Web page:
• 26. SUPERVENING IMPOSSIBILTY means impossibility which does not exist at the time of making the contract but which arises subsequently after the formation of the contract. • • • • • A contract is discharged by supervening impossibility in the following cases: Destruction of Subject Matter after the formation of the contract without any fault of either party Death or Personal Incapacity or illness of a person if the performance of a contract depends on his personal skill or ability At the time of Declaration of War, the Pending contracts are either suspended or declared as void. The contract is discharged if the performance of the Contract becomes impossible or unlawful due to Change in Law after the formation of the contract. Non-existence or Non-occrrence of a Particular State of Things Necessary for Performance – The contract is discharged if that particular state of thing, which forms the basis of a contract ceases to exist or occur.
  • 27. CASES WHEN THE CONTRACT IS NOT DISCHARGED ON THE GROUND OF SUPERVENING IMPOSSIBILITY • Difficulty of Performance: A contract is not discharged simply on the ground that its performance has become more difficult, more expensive or less profitable than that agreed at the time of its formation. Example: X agreed to supply coal within a specified time. He failed to supply in time because of Government’s restriction on the transport of coal from collieries. Here, X will not be discharged because the coal was available in the open market where X could have obtained it. • Commercial Impossibility: A contract is not discharged simply on the ground of commercial impossibility i.e., when the contract becomes commercially unprofitable or unviable. Example: X, a furniture manufacturer, agreed to supply certain furniture to Y at an agreed rate. Afterwards, there was a sharp increase in the rates of timber and wages. Since it was no longer profitable to supply at the agreed rate X did not supply. X will not be discharged on the ground of commercial impossibility.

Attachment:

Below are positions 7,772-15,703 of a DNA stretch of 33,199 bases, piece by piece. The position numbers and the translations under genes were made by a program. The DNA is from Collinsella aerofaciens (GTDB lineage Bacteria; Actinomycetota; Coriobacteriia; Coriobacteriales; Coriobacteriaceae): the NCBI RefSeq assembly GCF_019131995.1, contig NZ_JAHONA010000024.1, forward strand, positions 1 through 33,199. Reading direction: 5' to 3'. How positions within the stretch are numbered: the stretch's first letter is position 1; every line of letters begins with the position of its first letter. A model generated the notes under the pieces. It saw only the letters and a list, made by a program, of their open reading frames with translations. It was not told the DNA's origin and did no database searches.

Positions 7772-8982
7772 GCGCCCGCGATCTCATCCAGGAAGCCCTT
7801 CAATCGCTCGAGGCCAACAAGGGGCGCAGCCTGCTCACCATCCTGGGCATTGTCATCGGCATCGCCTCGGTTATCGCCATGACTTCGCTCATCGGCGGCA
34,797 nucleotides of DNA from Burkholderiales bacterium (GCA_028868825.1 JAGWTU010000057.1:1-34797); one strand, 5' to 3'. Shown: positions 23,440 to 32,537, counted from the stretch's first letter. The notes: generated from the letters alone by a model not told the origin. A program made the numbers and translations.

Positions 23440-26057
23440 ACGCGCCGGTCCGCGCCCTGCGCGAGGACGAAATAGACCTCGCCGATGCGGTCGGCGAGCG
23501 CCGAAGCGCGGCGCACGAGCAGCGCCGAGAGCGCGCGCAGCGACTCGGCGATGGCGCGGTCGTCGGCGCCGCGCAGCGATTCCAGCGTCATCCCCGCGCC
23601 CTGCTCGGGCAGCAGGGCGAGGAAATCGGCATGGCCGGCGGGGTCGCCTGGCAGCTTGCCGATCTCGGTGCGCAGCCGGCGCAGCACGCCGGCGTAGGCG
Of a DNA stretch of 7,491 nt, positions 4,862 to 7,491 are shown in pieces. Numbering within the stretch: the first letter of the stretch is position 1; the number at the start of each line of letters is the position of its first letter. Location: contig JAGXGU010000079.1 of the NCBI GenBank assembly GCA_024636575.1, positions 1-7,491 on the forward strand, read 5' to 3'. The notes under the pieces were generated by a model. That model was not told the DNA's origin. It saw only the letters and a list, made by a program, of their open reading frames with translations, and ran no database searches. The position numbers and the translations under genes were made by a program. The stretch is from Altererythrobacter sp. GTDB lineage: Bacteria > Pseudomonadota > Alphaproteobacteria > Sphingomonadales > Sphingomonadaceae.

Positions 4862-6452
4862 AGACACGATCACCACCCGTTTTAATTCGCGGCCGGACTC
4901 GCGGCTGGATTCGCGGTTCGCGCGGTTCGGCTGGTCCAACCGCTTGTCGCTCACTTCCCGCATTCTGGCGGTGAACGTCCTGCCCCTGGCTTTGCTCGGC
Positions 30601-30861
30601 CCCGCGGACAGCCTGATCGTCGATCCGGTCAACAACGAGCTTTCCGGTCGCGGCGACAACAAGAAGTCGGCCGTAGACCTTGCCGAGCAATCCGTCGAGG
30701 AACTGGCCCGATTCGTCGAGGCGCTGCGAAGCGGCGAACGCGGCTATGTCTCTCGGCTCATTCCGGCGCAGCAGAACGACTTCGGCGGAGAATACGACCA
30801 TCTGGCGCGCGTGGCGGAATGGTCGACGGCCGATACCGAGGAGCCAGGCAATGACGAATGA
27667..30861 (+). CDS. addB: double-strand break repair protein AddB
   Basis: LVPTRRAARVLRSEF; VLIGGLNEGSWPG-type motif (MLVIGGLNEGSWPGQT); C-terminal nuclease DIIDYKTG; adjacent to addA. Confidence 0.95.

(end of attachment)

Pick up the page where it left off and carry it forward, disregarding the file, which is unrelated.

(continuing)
• 28. • Default of a Third Party: A contract is not discharged if it could not be performed because of the default of a third party on whose work the promisor relied Example: X entered into a contract with Y for the sale of goods to be manufactured by Z. Z did not manufacture those goods. X will not be discharged and will be liable to Y for damages. • Strikes, Lock-outs and Civil Disturbance: A contract is not discharged on he grounds of Strikes, Lock-outs and Civil disturbances unless otherwise agreed by the parties to the contract. Example: X agreed to supply to Y certain goods to be imported from Algeria. The goods could not be imported due to riots in that country. It was held that this was no excuse for non-performance of the contract. “Supervening Impossibility is referred to as Doctrine of Frustration in English Law”
  • 29. BREACH OF CONTRACT Where one party to a contract neither performs nor offers to perform his promise; or where the performance is defective, there is a breach of contract. Types of Breach of Contract Actual Breach Anticipatory Breach